For 100 years, Australians have sought their reflection in the Great War. This book tells the story of what we saw.
Raise a glass for an Anzac. Run for an Anzac. Camp under the stars for an Anzac. Is there anything Australians won't do to keep the Anzac legend at the centre of our national story?
Standing firm on the other side of the enthusiasts is a chorus of critics claiming that the appetite for Anzac is militarising our history and indoctrinating our children. So how are we to make sense of this struggle over how we remember the Great War?
Anzac, the Unauthorised Biography cuts through the clamour and traces how, since 1915, Australia's memory of the Great War has declined and surged, reflecting the varied and complex history of the Australian nation itself. Most importantly, it asks why so many Australians persist with the fiction that the nation was born on 25 April 1915.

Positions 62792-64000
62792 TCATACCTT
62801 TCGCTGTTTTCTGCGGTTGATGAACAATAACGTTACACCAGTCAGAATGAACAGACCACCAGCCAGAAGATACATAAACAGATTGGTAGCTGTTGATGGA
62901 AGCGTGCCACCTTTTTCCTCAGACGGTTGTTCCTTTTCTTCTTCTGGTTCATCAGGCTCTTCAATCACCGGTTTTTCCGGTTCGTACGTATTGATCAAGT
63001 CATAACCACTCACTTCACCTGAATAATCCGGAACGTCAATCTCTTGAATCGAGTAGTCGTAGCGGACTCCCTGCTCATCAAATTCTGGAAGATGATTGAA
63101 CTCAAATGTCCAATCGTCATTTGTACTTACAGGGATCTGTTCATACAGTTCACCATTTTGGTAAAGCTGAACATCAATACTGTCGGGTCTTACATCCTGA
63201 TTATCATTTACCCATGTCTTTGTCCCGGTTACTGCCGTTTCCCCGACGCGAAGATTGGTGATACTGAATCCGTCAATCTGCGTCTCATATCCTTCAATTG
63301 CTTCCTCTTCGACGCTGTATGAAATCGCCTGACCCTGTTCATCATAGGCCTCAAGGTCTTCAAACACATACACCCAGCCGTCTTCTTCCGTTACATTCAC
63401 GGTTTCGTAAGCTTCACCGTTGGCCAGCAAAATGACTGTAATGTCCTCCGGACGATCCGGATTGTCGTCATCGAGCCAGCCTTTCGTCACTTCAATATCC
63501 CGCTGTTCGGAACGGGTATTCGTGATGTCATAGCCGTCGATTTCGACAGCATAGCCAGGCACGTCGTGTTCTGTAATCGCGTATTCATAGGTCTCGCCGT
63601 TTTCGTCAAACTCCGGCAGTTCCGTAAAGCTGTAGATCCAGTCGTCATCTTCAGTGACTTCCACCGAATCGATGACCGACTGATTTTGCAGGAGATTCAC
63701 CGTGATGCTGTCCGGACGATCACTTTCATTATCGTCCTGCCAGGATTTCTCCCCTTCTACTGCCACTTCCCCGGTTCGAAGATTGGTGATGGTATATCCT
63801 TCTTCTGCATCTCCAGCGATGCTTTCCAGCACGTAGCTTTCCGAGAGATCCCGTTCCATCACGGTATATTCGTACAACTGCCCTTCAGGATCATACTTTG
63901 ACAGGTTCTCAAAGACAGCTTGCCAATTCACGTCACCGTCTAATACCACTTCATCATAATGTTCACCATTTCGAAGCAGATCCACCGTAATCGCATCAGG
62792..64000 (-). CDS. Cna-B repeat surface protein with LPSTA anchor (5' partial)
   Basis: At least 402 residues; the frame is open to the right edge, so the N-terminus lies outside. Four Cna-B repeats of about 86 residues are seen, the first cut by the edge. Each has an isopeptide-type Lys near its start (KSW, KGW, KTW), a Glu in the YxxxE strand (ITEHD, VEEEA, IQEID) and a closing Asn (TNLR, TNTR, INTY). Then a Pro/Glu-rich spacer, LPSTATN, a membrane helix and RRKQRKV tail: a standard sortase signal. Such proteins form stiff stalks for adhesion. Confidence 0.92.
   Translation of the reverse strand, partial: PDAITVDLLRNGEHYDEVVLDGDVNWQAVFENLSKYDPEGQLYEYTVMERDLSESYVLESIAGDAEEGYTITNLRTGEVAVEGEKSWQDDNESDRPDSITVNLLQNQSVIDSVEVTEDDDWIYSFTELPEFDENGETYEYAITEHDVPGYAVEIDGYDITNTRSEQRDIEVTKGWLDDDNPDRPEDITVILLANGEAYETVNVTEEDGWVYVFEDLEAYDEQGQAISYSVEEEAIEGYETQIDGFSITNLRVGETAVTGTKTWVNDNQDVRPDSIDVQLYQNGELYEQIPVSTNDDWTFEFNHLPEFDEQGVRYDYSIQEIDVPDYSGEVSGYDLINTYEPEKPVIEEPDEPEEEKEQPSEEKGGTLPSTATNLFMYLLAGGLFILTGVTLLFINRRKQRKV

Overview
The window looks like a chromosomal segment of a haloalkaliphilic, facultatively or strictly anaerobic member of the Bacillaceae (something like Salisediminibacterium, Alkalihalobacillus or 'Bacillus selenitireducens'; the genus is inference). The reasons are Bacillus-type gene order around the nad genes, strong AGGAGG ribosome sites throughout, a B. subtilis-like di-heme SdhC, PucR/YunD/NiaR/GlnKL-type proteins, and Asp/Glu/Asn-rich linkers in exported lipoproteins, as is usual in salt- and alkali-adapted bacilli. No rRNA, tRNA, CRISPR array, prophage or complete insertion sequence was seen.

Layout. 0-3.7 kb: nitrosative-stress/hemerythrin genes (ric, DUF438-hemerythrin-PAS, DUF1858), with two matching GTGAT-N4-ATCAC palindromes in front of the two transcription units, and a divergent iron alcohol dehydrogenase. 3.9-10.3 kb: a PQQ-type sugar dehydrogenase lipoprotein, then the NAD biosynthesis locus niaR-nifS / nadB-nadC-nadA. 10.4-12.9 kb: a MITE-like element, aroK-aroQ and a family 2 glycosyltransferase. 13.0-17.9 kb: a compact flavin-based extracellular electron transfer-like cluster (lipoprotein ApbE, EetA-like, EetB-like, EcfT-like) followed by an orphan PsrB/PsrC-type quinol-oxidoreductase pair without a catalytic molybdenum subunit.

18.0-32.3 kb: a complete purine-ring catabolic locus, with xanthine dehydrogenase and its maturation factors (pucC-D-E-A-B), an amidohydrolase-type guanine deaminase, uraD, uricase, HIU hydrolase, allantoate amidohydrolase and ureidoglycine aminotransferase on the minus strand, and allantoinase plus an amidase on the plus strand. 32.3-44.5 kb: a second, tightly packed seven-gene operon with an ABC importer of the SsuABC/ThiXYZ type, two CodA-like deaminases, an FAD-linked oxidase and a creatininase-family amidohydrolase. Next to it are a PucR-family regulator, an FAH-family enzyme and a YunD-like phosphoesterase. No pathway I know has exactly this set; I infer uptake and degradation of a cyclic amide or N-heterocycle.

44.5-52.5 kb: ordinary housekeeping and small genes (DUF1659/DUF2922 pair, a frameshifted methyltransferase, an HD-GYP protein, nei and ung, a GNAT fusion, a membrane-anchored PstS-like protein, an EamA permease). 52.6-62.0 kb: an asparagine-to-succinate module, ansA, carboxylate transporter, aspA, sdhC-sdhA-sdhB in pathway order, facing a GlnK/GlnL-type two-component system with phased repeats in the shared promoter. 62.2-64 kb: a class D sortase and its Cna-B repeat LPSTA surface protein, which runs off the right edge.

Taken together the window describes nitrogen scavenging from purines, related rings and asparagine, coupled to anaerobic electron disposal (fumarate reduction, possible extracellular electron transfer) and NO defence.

Carolyn Holbrook is a research fellow in the School of Social Sciences at Monash University, Australia. She completed a PhD in history at the University of Melbourne, Australia in 2012 and has previously worked as a food and wine journalist and a policy adviser in the Department of the Prime Minister and Cabinet.